GM: Was the process of casting the three main characters a tricky one?
SH: Actually no. Given that we didn’t have a casting director, I half expected it to be a bit of a slog, but it turned out to be very simple. Billy Clarke was just someone we found by going through Spotlight – he was actually the first person we read for that part, and was fantastic. Beyond that, Jen had a good prior relationship with Jack Gordon’s agency – so they read the script and recommended him for the role. And Jonathan Hansler (Kist) was someone that had come in and read for me on LITTLE DEATHS – he wasn’t right for that role, but I made a note then and there that he’d be great for this film if and when we made it.
GM: How much creative freedom did you have on this film compared with your last film, LITTLE DEATHS?
SH: Considerably more. LITTLE DEATHS was always intended to be a fairly graphic film, and initially, everyone was behind that – they loved the script, which was very clear about what sort of film it was going to be. But as soon as we showed our first cut, the execs and the sales agent started getting very nervous about some of the sexual imagery, and brought in an editor behind our backs to recut mine and Andrew Parkinson’s episodes. At which point we both walked away. Eventually they realised they needed to deal with us, and so we agreed to come back on the basis that we prepared two edits of the film – the directors’ cut (which would be the festival version) and a softer version as backup for problem territories.
… every release of the film I’ve seen so far is cut, even the US DVD, which is idiotic given that it was released unrated.
So we completed the film on that basis, and it was subsequently accepted into SXSW. The execs and sales agent then completely reneged on the earlier agreement and said that we’d have to play the cut version at the festival, which was ludicrous on all sorts of levels. We tried to talk sense into them, but it was hopeless. So what I did was switch the cuts for the opening night, so the proper version did play once, but you can imagine how well it went down when the switch was discovered! And subsequently, it appears they simply haven’t bothered to try and sell the uncut version – every release of the film I’ve seen so far is cut, even the US DVD, which is idiotic given that it was released unrated. But that’s just very typical of the bad faith that permeated every level of that production.
But like I said, THE DEVIL’S BUSINESS was always intended as a corrective to that sort of experience. So we had limited money but complete control, which was great. It wasn’t intended to be a graphic script so I was never expecting censorship issues, but I still think we would have had problems had we tried to fund it on a larger level, simply because of the way the story is told. But luckily we managed to avoid all of that. So essentially the final cut of the film was arrived at by myself and the editor, with Jen giving notes and input along the way. And I think it’s all the better for it.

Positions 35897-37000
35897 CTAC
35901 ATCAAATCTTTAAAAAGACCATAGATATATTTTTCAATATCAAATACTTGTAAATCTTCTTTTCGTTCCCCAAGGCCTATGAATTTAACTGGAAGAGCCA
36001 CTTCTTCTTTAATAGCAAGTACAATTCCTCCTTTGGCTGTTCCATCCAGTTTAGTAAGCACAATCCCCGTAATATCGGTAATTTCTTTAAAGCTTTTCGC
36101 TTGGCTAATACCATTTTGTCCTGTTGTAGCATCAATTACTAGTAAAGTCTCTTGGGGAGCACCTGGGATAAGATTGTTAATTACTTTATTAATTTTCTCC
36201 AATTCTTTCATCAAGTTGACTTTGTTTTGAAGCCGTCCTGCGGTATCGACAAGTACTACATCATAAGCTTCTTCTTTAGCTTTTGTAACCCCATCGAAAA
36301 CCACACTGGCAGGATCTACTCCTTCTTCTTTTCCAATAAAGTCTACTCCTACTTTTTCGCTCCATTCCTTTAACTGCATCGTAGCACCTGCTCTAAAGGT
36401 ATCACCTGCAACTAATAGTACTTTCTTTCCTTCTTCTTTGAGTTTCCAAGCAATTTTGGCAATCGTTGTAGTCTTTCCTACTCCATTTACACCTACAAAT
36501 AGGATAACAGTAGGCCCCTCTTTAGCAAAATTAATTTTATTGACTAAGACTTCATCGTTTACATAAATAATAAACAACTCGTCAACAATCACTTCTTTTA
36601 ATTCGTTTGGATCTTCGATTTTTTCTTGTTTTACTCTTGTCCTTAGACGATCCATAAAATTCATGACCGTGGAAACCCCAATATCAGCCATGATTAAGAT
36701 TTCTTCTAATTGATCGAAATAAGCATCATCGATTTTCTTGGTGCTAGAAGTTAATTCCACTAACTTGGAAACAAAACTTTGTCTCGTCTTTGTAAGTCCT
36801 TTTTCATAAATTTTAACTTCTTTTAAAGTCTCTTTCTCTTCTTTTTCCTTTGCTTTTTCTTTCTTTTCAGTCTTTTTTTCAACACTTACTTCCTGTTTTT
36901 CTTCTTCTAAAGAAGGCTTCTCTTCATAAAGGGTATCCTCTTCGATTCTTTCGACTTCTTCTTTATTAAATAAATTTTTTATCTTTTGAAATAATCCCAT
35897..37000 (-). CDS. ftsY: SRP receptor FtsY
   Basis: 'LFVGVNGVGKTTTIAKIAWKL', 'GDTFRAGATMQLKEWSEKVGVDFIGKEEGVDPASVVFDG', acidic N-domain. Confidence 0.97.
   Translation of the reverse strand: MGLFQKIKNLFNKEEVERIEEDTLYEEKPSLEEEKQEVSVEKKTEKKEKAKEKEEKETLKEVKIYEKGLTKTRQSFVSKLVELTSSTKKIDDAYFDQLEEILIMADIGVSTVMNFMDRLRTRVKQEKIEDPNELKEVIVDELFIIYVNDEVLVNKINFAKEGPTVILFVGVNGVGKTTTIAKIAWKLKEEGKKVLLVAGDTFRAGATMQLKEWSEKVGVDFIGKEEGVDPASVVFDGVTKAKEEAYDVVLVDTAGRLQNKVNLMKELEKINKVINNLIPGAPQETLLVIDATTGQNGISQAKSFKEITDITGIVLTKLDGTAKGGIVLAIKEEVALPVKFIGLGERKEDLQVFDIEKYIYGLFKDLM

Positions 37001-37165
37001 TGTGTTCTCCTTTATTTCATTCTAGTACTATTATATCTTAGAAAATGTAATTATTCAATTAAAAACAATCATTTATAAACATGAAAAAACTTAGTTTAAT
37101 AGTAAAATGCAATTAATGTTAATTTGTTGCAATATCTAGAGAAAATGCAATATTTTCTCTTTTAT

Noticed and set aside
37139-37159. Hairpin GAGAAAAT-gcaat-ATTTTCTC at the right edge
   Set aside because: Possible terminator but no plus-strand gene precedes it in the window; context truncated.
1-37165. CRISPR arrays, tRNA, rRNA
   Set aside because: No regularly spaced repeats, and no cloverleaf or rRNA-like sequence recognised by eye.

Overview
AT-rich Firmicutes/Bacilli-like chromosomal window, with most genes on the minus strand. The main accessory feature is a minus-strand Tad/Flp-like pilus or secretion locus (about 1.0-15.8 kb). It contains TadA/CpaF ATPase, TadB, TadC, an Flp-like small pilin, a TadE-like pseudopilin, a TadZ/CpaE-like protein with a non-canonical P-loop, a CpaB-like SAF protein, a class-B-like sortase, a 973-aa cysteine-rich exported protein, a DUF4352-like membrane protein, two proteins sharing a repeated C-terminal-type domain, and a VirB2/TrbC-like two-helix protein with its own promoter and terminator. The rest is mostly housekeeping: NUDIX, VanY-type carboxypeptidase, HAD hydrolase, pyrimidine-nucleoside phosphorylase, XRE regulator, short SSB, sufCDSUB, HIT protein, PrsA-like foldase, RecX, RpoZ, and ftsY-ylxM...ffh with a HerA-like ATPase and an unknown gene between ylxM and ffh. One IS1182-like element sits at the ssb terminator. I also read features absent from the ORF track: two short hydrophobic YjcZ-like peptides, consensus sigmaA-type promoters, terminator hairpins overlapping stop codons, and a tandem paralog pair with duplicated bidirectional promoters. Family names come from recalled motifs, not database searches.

GM: Was it difficult to get financial backing?
SH: Not really, if only because we made it for so little money. Had we gone through industry channels I’d probably still be trying to make it now. But we basically raised a small pot of private equity and went and did it for what we had. So it had to be very carefully planned and made on limited means, but I think it was ultimately the right thing to do.
GM: Did you encounter any problems during production that you seriously thought might scupper the film?
SH: Just one, but it was fairly major. We were originally meant to be shooting at a country location we’d rented, but when we went up to do the recce, the landlady suddenly announced that she was cancelling the deal because she’d Googled us and discovered that we were devil worshippers and pornographers! (None of which stopped her from cashing our cheque, mind you.) And this was something like two days before we were meant to start shooting.
… I actually look back on the shoot very fondly. Not that I’m in any hurry to do it again!
So I honestly thought we were dead in the water, but Jen managed to arrange for us to shoot at her in-laws’ house, as they were away on holiday. I’d never been to the place so had no idea whether it was suitable, but essentially I had to trust her or not make the film. And luckily it turned out to be pretty much ideal, better in some ways than what we’d originally had. It meant a last minute scramble to sort out accommodation for the cast and crew, and me frantically rewriting the script to fit the night before the shoot, but we got through it.
GM: How long was the shoot? Was it a tight schedule?
SH: We shot in 9 days, from 4pm to 4am every day. So yeah, it was quite tough. We were basically shooting 8-9 pages a day, so there was no time to sit around, and I had to be very economical and precise about what shots we were getting. But it created a real energy and camaraderie amongst the crew, and I actually look back on the shoot very fondly. Not that I’m in any hurry to do it again!
GM: Did you have any problems securing a distribution deal?